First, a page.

Customers are often baffled by an over-the-phone explanation of why certain sized channels cannot be press brake formed. Although press braking appears to be a simple concept, precision accuracy can be quite difficult.
There are a couple of reasons for this but the most significant reason is best illustrated by Figure 1.
If the channel has vertical legs that are too long when compared to the base, the leg formed first will crash into the forming dies before the second bend bottoms out at 90 degrees.
When that happens the metal will crash into the brake or forming dies and the legs or base (or both) will be stretched and contorted, which basically ruins the channel.
Sometimes these constraints can be overcome. Here are some suggestions when forming small-sized or deep-leg channels:
- Custom “dog leg” or “gooseneck” or “swan neck” dies (shown in Figure 2) can often be used or special ordered that allow for tighter formed channels.
Most metal fabricators will have a few sets of standard gooseneck dies for basic channel forming but often times custom sets of metal forming dies will have to be ordered to form and fabricate the parts needed.
These types of dies are expensive, costing several hundred dollars per foot so smaller-sized jobs, particularly non-repeat jobs, are often not quoted because of the excessive cost of purchasing a custom die set.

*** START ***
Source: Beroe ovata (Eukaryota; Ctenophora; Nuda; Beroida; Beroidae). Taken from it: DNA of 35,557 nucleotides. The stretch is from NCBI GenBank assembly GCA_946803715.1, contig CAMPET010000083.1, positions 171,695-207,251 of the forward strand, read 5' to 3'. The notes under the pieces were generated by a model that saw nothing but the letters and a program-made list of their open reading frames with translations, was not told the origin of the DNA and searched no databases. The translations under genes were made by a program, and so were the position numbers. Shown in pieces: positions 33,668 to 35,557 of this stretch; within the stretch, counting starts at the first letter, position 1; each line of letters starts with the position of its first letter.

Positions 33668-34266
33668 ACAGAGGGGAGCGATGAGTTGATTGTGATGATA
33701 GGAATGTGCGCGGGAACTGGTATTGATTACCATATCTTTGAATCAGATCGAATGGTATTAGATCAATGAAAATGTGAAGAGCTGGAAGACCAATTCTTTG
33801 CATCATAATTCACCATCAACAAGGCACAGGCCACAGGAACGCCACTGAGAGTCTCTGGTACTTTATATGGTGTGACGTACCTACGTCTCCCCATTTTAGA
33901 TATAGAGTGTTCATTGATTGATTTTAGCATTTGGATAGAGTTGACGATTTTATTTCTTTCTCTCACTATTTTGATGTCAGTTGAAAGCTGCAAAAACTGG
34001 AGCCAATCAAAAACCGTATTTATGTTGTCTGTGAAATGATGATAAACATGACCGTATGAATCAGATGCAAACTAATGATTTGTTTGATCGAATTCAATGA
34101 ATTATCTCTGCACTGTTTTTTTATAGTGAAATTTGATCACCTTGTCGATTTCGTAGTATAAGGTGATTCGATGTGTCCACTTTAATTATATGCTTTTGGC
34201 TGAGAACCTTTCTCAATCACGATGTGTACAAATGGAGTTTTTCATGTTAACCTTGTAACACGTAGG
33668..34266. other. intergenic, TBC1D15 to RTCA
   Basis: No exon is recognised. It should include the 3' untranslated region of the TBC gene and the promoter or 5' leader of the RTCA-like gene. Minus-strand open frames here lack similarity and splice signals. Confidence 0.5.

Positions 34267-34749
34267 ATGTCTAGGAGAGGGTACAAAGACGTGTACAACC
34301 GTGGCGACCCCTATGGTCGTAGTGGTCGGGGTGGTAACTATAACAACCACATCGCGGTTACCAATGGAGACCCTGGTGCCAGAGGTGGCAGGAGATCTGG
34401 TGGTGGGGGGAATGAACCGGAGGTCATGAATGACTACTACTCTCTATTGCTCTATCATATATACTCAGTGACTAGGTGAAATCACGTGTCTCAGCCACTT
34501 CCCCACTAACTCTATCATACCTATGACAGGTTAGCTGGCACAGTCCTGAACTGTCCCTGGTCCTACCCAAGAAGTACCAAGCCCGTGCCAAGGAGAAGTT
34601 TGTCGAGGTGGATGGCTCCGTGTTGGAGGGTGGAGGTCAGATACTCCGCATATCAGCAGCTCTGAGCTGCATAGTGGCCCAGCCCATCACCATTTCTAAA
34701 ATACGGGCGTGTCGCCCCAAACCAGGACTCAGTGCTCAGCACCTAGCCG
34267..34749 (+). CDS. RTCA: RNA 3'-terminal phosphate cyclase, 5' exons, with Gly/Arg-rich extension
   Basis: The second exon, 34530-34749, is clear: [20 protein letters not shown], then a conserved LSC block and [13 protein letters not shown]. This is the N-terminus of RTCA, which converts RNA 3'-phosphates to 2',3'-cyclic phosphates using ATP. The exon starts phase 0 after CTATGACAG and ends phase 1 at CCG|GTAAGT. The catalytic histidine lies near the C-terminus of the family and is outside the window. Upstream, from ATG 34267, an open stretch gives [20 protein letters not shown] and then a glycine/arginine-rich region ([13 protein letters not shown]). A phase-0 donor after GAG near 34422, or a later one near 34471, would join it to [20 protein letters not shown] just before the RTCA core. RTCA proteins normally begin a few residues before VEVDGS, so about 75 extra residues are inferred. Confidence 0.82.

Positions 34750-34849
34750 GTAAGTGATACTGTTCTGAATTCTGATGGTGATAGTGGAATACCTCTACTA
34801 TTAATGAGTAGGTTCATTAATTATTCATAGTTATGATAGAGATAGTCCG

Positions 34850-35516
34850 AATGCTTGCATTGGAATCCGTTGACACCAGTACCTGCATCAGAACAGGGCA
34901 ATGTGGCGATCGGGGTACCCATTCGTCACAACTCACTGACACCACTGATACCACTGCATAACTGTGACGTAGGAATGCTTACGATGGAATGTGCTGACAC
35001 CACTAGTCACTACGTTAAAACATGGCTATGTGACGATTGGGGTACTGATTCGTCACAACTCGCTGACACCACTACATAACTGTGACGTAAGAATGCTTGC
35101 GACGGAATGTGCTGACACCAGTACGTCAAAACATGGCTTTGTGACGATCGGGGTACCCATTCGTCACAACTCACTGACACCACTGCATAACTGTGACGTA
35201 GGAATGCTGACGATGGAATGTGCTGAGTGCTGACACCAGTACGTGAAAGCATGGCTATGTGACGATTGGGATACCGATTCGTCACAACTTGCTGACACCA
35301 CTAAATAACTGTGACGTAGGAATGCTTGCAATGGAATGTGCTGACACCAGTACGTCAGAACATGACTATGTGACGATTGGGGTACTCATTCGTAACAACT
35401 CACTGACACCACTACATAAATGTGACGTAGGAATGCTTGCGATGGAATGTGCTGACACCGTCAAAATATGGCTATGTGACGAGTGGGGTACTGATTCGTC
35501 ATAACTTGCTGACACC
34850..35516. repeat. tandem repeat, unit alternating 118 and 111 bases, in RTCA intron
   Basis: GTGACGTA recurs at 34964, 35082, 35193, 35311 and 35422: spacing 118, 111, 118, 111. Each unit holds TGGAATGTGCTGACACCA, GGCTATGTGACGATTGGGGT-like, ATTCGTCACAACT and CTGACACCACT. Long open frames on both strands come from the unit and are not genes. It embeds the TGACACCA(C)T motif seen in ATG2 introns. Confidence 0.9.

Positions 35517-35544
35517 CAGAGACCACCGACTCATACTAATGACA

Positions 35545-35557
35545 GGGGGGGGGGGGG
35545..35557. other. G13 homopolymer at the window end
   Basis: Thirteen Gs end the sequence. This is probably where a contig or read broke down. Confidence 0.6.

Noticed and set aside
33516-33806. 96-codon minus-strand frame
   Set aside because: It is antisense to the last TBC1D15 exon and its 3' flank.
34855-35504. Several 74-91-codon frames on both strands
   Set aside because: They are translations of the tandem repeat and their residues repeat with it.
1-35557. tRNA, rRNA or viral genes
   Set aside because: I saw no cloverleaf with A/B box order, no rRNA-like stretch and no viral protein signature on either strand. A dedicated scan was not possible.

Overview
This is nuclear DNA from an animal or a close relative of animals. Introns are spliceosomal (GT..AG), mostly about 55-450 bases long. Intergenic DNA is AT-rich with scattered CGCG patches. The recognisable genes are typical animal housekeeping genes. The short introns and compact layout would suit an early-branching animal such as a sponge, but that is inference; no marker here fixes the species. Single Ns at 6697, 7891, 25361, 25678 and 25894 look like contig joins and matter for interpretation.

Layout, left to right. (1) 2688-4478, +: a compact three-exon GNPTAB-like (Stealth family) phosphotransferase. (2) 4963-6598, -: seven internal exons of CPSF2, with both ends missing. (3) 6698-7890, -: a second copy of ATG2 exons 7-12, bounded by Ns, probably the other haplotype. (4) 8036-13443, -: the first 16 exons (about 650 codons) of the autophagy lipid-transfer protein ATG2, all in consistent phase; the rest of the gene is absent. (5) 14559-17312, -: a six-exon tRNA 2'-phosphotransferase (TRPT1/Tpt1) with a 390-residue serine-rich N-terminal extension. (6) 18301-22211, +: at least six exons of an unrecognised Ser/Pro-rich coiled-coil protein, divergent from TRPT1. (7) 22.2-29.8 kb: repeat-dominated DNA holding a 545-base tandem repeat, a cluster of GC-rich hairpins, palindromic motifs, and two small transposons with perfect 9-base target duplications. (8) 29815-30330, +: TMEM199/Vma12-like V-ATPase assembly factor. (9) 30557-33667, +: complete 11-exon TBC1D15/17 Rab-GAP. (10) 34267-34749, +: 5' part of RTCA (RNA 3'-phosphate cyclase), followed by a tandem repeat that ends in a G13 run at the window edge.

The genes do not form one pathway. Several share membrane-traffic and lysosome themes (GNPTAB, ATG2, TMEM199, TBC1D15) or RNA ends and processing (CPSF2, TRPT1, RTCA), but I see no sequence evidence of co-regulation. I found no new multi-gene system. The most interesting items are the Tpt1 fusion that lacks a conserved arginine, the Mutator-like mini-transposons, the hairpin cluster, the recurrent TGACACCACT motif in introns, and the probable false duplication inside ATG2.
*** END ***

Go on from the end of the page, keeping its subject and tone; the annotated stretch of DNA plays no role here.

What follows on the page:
- Some fabricators will suggest “back-bending” the metal channel, which is also hard to explain verbally but can be attempted.
Back bending works by creating a “W” shape in the formed part and then hitting the channel again with a flattening die to smash the middle section out of the “W” (See Figure 3).
Back bending (see the green shape) keeps the leg of the die from smashing into the crash-point as shown in the illustration. This works well when there may be only a few parts to bend and the fabricator and customer decide, jointly, that it makes sense.
There are a few drawbacks to this method.
One, the metal part will have a line down the middle of the channel where the metal was flattened, which may or may not be important depending on how the part is used. (See red triangle in Figure 4).
Two, this is not a very efficient way of forming parts because it takes several press brake setups and multiple handling of parts compared to basically one set up if the part was formed with the gooseneck dies shown in Figure 2.
All of this is simply to say that forming small or deep channels in sheet metal, as we originally pointed out, is not as easy and obvious as one might think.
Hopefully, this will help you as you work with your local metal fabricator.
Future metal fabrication and press brake forming topics that relate to this will include forming fractures (when metal actually fractures or breaks as it is formed), minimum forming dimensions (what is too small to form) and forming to inside or outside dimensions.